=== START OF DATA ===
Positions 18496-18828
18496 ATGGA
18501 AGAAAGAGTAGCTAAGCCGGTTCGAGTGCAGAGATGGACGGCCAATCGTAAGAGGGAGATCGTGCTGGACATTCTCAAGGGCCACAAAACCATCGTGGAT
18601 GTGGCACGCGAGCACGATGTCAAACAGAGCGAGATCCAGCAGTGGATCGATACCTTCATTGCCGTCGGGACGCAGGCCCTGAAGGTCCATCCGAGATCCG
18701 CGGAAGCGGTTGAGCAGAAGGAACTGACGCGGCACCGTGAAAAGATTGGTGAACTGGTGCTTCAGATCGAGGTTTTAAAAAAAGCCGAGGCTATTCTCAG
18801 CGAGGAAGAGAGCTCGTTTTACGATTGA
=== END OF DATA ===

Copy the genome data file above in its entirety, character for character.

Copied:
Positions 18496-18828
18496 ATGGA
18501 AGAAAGAGTAGCTAAGCCGGTTCGAGTGCAGAGATGGACGGCCAATCGTAAGAGGGAGATCGTGCTGGACATTCTCAAGGGCCACAAAACCATCGTGGAT
18601 GTGGCACGCGAGCACGATGTCAAACAGAGCGAGATCCAGCAGTGGATCGATACCTTCATTGCCGTCGGGACGCAGGCCCTGAAGGTCCATCCGAGATCCG
18701 CGGAAGCGGTTGAGCAGAAGGAACTGACGCGGCACCGTGAAAAGATTGGTGAACTGGTGCTTCAGATCGAGGTTTTAAAAAAAGCCGAGGCTATTCTCAG
18801 CGAGGAAGAGAGCTCGTTTTACGATTGA